It seems that Apple is becoming much more aggressive with proprietary software protection for its latest iPods. The newest iPods are locked to iTunes only through the use of new SHA1 hashes that are added to the beginning of the iPod’s database that keep track of the content stored on the iPod.
The iTunes update locks the iPod’s database to one specific iPod, meaning that iTunes must be used to add content to your iPod. Any attempt to change the database by accessing it with another program causes the iPod to read that it has zero content on it.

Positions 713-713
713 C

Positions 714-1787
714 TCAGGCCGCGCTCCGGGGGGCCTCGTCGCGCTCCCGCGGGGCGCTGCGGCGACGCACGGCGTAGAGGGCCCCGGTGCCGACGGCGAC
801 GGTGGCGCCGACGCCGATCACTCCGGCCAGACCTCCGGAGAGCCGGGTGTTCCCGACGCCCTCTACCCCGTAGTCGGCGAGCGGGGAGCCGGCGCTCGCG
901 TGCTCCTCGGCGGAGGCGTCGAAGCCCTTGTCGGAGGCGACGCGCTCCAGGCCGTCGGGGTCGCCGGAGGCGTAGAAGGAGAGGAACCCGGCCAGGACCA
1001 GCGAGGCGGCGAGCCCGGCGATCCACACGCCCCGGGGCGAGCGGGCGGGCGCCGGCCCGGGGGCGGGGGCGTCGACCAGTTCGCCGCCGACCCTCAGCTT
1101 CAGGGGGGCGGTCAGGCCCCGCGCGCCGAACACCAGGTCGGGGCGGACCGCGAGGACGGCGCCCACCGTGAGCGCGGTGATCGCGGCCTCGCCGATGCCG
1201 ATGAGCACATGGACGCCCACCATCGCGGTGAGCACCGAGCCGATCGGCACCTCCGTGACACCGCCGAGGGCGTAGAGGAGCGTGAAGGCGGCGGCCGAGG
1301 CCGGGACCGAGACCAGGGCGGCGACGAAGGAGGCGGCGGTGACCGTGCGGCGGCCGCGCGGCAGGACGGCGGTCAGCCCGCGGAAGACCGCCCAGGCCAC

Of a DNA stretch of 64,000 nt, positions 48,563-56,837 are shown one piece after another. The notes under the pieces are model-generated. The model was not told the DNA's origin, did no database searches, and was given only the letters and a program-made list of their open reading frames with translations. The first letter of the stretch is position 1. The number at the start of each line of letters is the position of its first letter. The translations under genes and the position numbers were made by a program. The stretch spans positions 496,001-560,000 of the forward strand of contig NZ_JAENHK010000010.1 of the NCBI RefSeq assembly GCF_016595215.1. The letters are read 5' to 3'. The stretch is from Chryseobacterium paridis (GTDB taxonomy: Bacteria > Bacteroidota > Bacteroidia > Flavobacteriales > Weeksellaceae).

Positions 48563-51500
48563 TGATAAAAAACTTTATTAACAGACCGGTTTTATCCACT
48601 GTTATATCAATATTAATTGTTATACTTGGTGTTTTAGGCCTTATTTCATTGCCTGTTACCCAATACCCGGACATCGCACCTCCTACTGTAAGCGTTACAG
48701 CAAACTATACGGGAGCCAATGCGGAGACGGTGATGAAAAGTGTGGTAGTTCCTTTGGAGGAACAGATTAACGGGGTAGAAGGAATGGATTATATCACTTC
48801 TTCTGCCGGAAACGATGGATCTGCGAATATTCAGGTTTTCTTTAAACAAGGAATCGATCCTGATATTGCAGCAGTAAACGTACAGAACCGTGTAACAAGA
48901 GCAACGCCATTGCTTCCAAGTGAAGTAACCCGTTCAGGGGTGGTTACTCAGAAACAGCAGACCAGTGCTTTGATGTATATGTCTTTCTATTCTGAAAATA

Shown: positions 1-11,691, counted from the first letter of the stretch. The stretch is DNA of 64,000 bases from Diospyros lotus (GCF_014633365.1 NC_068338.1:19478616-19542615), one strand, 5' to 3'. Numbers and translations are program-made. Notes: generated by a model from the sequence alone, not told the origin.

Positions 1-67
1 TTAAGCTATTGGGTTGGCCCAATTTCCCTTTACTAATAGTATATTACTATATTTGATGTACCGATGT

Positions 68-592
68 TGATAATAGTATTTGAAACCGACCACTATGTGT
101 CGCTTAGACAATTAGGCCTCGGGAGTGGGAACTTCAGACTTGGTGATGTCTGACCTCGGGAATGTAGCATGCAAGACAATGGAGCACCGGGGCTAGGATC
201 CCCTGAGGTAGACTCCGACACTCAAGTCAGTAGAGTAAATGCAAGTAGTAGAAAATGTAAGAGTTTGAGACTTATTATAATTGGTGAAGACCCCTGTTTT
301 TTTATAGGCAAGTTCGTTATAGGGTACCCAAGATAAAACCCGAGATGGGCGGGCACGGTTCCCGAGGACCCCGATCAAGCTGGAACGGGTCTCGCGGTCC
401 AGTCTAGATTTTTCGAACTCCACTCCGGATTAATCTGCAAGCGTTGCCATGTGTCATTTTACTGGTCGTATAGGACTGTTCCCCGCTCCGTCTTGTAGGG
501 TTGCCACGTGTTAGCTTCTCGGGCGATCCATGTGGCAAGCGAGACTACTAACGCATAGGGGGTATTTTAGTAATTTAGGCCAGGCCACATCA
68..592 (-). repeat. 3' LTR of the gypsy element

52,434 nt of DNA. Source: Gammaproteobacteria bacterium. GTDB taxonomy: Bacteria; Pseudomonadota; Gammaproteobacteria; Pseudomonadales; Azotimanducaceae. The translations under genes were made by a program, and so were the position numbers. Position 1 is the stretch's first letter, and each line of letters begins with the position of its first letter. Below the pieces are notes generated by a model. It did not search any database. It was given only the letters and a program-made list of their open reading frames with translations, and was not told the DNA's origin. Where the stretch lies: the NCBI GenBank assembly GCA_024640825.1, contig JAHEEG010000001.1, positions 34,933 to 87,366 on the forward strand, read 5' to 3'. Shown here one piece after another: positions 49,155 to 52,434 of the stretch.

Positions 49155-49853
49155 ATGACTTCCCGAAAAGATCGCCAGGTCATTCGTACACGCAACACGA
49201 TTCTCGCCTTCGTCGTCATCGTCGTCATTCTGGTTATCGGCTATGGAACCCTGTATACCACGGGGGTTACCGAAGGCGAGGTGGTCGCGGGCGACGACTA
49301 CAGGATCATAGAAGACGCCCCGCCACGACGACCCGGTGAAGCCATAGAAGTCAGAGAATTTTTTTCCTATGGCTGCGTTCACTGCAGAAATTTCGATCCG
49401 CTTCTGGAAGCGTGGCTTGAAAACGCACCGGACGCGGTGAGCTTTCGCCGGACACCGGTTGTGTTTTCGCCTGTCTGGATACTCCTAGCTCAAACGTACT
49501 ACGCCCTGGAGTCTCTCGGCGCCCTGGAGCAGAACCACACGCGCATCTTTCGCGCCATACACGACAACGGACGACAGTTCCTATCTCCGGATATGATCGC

This spells the end of iPod users’ ability to use programs other than iTunes to download content to their iPods. Apple is becoming far more stringent about the DRM rights of the iPod platform. Some see it has a power play by Apple to close gaps which have allowed iPod users access to other programs and providers to download music or content to their iPods.
While iTunes is available for the Windows and Mac platforms, this change leaves Linux users with iPods out in the cold. It is sad to see Apple becoming so proprietarily focused on limiting the iPod, as it has become the standard for digital music players.
In the end, we doubt that it will hurt Apple much, but we can see some future iPod customers and iPod upgraders seeking older units to try to avoid being locked into iTunes exclusively. We suspect, however, that Apple will extend this database locking to older models, as well, at some point through a firmware update.